Trout have to feed when food is available and make the most of what can be fairly short-lived and sporadic appearances of food. This behavior is often mistaken for selectivity, when in fact all that the fish is doing is making the absolute most of a given feeding opportunity—even in compound hatches of multiple species. When the Sushi train cranks up, you grab as much as you can in the shortest possible time, and when the Salmon Don is all gone, you start on something else.
A fly only need be an approximate facsimile of the natural and fit within the bandwidth of any given hatch in order to be effective. At the risk of over simplifying, it (almost) goes without saying that during a BWO hatch (or any hatch for that matter), a trout is not specifically looking for a fly that we may care to call a Blue-Winged Olive, nor is it looking for anything that we might describe as a Baetis of any description.
What it is keyed in on is the image of a certain food source, or to borrow a term from my mate Bob Wyatt, a certain “prey image.” Birders have this concept summed up beautifully in what they refer to as GISS—General Impression, Size, and Shape—and fly selection is no different. Bob’s written much about this subject and is well worth a read.
Your fly needs to be the correct size, present the good silhouette, and ride in the water at the correct attitude, and you’ll almost be cookin’—almost.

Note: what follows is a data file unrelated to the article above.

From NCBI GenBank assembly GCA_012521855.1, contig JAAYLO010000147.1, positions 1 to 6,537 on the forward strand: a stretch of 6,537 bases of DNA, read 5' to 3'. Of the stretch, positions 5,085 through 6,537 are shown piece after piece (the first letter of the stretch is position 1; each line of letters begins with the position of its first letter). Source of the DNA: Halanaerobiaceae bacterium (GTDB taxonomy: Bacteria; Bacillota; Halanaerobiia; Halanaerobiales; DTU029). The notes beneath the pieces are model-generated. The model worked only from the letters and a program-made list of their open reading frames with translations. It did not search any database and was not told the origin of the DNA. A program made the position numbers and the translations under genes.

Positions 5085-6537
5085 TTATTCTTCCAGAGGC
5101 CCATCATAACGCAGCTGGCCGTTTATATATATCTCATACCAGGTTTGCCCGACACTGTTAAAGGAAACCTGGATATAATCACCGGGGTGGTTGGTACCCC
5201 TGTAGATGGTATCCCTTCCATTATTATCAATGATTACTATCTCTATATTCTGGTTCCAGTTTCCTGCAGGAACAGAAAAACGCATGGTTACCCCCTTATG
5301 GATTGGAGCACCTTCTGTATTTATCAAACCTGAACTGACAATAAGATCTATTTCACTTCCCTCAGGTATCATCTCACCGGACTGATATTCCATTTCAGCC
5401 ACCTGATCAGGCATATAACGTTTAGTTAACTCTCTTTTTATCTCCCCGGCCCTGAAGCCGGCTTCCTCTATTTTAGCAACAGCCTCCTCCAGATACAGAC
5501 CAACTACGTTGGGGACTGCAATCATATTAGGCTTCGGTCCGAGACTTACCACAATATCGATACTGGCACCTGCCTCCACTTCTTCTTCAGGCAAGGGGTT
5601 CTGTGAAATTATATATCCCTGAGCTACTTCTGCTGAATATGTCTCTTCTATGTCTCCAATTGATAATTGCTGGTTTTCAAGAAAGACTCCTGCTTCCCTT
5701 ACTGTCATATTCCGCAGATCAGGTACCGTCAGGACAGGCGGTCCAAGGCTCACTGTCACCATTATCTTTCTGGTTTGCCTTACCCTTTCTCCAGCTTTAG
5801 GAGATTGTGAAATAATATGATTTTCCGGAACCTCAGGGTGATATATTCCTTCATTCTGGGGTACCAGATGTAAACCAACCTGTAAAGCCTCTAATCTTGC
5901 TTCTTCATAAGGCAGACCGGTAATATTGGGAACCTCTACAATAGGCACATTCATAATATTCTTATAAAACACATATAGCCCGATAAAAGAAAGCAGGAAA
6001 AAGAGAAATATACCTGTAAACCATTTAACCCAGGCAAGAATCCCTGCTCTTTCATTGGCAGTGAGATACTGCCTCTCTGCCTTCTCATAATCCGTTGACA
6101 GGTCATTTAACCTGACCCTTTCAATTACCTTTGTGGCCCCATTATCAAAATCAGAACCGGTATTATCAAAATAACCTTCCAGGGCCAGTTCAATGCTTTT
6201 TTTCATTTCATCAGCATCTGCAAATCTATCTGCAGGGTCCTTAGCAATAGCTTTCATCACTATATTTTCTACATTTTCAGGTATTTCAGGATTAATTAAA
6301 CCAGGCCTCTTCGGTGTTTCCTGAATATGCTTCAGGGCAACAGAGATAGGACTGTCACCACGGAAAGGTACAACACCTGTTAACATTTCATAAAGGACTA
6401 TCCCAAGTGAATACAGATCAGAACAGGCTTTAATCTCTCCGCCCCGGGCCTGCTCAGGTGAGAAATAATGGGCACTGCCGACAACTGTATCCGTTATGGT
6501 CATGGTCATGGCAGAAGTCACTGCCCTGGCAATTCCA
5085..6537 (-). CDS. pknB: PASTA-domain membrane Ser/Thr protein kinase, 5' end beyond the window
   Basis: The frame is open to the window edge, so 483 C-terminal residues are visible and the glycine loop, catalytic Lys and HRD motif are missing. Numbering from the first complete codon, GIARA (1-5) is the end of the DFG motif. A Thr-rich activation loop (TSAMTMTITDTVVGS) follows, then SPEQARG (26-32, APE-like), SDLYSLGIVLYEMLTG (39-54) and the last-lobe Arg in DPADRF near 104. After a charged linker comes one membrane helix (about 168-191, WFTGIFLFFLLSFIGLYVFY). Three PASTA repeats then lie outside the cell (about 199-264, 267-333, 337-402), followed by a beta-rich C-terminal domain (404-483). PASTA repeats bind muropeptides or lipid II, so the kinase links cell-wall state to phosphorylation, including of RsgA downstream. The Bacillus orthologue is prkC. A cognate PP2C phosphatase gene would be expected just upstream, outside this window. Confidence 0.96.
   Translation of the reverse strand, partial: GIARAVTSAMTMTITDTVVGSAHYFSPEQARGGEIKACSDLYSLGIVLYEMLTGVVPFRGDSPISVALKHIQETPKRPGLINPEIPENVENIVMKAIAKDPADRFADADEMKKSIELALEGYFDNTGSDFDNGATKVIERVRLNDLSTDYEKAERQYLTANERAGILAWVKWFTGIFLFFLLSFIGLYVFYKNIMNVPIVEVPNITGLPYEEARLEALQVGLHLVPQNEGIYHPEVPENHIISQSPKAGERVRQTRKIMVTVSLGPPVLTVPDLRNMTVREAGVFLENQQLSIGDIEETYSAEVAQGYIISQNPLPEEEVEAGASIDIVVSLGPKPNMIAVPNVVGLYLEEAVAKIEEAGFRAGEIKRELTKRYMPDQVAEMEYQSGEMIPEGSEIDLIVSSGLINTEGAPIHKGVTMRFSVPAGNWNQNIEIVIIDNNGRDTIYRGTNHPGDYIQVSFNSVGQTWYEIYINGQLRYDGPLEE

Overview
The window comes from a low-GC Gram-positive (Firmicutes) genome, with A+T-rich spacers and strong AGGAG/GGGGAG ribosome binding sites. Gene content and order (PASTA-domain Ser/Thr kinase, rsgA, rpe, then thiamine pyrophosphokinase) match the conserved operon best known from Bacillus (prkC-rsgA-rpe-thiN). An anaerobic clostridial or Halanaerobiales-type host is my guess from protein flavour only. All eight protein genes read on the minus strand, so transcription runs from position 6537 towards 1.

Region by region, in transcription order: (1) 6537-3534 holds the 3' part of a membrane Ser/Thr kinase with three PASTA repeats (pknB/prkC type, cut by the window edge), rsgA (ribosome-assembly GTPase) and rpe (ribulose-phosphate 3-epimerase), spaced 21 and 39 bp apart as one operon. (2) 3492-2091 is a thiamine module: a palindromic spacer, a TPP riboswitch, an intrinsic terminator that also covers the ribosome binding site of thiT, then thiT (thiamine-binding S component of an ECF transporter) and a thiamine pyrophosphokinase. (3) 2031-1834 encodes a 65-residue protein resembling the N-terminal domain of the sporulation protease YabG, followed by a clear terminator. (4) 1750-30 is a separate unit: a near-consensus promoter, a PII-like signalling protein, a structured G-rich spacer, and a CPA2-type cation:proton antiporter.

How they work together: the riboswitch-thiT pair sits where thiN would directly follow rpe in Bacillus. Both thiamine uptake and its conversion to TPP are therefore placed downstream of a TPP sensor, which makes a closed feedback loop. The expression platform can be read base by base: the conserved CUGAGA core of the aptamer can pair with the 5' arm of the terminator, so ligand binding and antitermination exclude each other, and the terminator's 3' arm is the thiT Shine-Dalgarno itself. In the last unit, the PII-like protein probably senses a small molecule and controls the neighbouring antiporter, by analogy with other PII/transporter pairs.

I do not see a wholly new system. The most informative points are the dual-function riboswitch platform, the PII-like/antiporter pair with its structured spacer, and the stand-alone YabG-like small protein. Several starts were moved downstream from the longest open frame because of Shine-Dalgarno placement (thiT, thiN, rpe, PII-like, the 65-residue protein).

You’ll also need to present that fly in a manner that mimics the natural, usually drag-free. And this is where many presentations fall short of a good imitation. I’m a died-in-the-wool presentationist, and for me the term ‘presentation” describes a much more wholistic approach than just making a good drag-free cast. Presentation takes into account all the aforementioned variables: size, silhouette, attitude on the water, and finally, the cast.
To my mind imitation is a very one dimensional approach—perhaps easier to get your head around, but not nearly as effective as having all the bases covered and tipping the odds in your favor. I’m a firm believer that far too many anglers spend far too much time with their heads buried in their fly box and not enough time in observation or practice on the casting range.
Trout literally have a brain the size of a pea; it’s what’s termed a “simple” brain and is, in fact, a fairly simple four-lobed predatory organ. Most of this organ is dedicated to the control and processing of physical input. Vision, olfactory, lateral input, swimming, and balance take up the vast majority of processing power. It does not physically have the wherewithal to cope with any sort of higher cognitive function.